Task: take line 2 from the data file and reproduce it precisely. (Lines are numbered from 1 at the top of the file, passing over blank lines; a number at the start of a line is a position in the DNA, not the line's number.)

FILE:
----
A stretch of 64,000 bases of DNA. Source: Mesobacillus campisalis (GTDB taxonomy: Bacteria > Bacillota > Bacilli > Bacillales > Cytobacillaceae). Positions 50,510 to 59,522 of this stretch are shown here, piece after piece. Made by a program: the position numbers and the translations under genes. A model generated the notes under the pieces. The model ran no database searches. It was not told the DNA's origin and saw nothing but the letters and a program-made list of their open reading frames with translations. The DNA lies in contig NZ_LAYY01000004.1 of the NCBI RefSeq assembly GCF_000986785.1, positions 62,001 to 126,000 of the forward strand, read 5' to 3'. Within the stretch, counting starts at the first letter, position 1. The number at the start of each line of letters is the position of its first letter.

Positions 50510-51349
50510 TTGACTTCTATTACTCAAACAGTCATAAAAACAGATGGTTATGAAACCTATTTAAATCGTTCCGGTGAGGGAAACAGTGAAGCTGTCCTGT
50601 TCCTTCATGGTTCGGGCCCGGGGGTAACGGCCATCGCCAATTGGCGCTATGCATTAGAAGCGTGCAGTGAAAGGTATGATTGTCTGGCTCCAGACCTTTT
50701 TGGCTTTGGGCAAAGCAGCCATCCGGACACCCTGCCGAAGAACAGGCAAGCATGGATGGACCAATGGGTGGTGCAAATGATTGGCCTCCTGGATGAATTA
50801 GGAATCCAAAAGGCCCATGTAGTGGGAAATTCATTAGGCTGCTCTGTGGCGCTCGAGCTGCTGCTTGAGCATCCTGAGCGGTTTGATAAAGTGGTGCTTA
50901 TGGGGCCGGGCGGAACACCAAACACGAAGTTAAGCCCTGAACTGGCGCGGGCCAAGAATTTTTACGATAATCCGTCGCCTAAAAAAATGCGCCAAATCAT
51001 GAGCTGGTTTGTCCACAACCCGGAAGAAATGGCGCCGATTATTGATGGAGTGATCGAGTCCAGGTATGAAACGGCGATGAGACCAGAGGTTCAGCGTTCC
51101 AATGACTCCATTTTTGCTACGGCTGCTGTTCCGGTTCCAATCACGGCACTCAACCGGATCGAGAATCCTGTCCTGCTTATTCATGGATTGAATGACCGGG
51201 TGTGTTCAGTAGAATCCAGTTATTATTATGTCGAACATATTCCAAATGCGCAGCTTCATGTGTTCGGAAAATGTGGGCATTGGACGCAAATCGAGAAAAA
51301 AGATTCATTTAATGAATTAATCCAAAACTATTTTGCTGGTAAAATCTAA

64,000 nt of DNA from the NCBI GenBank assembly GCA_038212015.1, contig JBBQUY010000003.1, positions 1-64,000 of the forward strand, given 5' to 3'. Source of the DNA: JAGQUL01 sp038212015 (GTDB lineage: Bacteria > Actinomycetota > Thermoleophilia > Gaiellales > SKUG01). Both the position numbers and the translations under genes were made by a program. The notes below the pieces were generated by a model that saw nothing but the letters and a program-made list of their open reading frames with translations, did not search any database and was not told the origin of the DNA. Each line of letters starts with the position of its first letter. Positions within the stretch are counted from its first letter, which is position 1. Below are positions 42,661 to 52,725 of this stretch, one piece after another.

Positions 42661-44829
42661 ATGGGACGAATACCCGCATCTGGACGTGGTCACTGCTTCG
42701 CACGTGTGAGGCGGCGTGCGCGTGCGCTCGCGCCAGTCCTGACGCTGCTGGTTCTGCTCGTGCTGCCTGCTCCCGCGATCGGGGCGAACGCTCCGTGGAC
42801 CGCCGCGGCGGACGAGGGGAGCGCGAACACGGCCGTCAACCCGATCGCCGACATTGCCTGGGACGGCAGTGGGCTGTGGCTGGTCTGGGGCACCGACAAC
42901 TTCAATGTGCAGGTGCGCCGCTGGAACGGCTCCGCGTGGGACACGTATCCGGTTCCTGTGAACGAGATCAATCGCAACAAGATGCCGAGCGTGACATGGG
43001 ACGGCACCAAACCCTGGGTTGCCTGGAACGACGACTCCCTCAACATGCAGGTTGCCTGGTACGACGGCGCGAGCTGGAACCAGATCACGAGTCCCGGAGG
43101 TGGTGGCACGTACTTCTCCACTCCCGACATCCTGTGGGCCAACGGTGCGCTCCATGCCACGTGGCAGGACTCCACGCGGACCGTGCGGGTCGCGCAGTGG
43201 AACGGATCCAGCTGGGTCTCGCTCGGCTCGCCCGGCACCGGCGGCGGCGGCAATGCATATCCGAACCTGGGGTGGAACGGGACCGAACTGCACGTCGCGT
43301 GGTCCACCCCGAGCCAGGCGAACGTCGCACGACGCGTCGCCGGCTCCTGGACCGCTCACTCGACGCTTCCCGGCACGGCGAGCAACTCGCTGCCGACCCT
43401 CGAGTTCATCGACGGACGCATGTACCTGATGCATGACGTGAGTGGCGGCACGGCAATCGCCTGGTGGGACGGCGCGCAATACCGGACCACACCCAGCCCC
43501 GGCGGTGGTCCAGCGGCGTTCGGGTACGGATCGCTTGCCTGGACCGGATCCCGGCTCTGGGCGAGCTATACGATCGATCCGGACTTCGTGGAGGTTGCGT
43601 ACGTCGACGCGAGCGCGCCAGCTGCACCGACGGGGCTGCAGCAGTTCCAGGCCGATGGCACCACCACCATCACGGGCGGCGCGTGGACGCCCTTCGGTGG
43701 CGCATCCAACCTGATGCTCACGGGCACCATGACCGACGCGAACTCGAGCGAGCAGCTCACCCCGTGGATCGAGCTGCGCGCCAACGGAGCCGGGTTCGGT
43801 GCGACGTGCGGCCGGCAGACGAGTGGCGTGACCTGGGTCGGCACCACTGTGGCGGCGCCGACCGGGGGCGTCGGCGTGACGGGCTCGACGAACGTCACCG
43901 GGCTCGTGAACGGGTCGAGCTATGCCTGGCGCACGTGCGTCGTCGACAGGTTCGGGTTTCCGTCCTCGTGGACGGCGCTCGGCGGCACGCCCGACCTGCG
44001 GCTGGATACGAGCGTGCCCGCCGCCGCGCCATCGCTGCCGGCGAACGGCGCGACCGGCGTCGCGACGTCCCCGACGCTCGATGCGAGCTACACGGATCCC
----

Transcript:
Positions 50510-51349